In the era of Covid-19, a huge question mark has lingered over whether students will be returning to campus in the fall. With two-thirds of colleges planning on opening their doors, many students are wondering how different the upcoming fall semester will look, and whether it makes sense to return at all. Below, we’ll outline some common scenarios and which option may be the best for you.
Students Who Still Have to Fulfill General Education Requirements
While many colleges are planning on opening for the fall semester, a large portion have announced that all courses will be online. This has made some students hesitant to pay tuition or take out a loan if they’re not going to be getting the college experience they want. If you’re a first or second year student who still has to fulfill general education requirements, it may make sense for you to consider a local community college. This will save you money on tuition and room/board while also allowing you to get basic requirements out of the way.
Students Who Have Fulfilled Their General Educations Requirements
If you’re a third or fourth year student or have just fulfilled all your general education requirements, it would make more sense for you to return to campus, even with online courses. While general education courses from a community college will easily transfer to a four-year college or university, courses that are specific to your major may be a little trickier. While taking classes at a community college may cheaper, the stress of your classes possibly not transferring isn’t worth the risk.
If you attend an out-of-state school, you might want to consider how new campus requirements may impact your life. For example, while some colleges are opening residence halls, they’re keeping the dining halls closed. There’s also the issue of the roughly 7,000 undergraduate students that rely on Federal Work-Study subsidies. If your work-study program has been impacted, you won’t be paid the money you need for daily living expenses. If you’re in this situation, you may want to consider transferring to a college closer to home or attending a local community college. This would allow you to live at home and ease any stress that may be added by new campus requirements.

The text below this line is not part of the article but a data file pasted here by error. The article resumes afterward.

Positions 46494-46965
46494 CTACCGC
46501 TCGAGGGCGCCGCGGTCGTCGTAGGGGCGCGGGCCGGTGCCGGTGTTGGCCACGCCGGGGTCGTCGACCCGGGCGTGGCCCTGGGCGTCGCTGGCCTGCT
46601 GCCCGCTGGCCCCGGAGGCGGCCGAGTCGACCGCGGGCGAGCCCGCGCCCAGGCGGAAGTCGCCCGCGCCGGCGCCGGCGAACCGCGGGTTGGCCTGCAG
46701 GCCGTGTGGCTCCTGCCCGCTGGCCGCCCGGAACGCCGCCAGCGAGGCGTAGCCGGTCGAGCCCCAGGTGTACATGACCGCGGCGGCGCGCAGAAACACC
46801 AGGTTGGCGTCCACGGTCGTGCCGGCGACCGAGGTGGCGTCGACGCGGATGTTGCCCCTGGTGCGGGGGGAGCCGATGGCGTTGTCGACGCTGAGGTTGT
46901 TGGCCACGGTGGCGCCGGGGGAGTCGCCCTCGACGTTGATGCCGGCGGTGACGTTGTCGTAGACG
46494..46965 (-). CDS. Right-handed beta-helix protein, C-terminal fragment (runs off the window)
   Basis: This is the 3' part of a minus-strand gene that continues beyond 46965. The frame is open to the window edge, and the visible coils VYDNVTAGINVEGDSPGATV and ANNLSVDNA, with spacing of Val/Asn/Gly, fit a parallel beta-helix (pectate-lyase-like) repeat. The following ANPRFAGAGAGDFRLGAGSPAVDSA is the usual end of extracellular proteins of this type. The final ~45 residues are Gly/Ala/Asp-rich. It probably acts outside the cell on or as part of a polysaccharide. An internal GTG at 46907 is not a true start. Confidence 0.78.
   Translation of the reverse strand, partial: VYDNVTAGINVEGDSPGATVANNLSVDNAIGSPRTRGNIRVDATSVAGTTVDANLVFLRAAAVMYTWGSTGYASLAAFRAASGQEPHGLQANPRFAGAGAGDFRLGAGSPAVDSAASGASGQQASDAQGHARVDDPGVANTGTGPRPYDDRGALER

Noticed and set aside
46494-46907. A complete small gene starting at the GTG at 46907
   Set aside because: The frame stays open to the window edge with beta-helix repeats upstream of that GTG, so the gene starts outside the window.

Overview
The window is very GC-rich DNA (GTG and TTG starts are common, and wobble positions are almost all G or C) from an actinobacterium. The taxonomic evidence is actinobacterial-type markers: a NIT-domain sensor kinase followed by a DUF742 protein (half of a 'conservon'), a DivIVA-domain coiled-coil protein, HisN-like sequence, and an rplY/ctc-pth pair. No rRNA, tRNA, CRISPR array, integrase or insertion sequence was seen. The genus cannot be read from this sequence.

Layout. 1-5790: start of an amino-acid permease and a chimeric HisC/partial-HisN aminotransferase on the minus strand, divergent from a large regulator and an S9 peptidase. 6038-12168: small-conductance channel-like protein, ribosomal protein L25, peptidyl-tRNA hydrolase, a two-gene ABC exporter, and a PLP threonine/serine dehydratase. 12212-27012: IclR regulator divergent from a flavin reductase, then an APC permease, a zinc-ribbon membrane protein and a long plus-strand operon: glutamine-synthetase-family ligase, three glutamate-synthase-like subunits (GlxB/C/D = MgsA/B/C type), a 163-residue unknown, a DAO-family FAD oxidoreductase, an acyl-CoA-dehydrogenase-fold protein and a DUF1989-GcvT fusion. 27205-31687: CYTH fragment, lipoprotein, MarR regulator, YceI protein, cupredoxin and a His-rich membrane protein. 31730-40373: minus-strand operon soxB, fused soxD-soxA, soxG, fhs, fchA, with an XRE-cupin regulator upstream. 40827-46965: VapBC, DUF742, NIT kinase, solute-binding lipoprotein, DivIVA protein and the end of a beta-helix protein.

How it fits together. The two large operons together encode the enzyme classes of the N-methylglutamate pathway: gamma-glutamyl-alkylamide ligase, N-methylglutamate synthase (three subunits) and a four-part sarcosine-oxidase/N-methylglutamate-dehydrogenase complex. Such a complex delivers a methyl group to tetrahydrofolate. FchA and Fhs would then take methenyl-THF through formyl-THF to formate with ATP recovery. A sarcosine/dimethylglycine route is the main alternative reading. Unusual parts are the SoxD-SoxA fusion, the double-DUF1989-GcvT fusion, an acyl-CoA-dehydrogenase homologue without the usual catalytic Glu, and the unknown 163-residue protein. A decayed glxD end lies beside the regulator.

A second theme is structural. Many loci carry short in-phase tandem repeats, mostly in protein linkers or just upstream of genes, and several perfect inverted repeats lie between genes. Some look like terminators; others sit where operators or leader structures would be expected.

Students Who Rely on On-Campus Resources
Due to new campus requirements, on-campus resources that students rely on may be affected. As stated previously, this includes on-campus dining and work study programs. Tutoring services have also been affected - schools such as Camden County College and Carthage College have announced that all tutoring sessions will be conducted virtually this fall. There’s also been a shift in campus counseling services from in-person to virtual sessions. While it’s good that campuses are trying to keep these services available, virtual tutoring isn’t ideal for students with disabilities who respond better to, and even require, in-person instruction. Likewise, some therapists feel like it’s more difficult for patients to open up to someone they’ve never met in person, thus not getting as much out of the therapy. If you rely on these campus resources and worry about not having them when you return to campus, going to a community college or college close to home where you’ll have more support may be a better option.
However, if your heart is set on returning to campus or transferring to a different school isn’t an option, there may be resources available for you. Some schools are offering Emergency Funds for students which can assist with food, housing, transportation, course materials, technology, health care and more. Some are even lending laptops and tablets to students who need them. Check with your school to see if they have a plan in place that you may qualify for.
Students Without Internet Access
If you’re planning on learning remotely, internet service is essential. Fortunately, there are resources available for you. Many internet service providers are offering 30-60 day free public Wi-Fi hotspots, free home installation, or unlimited mobile data. Check with your local provider to see what options are available for you.
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For more tips on returning to campus this fall, check out our Return to College Campus Checklist!
*Check your college’s website for details concerning campus operations during this pandemic. Don’t be afraid to reach out to a college representative for help or questions!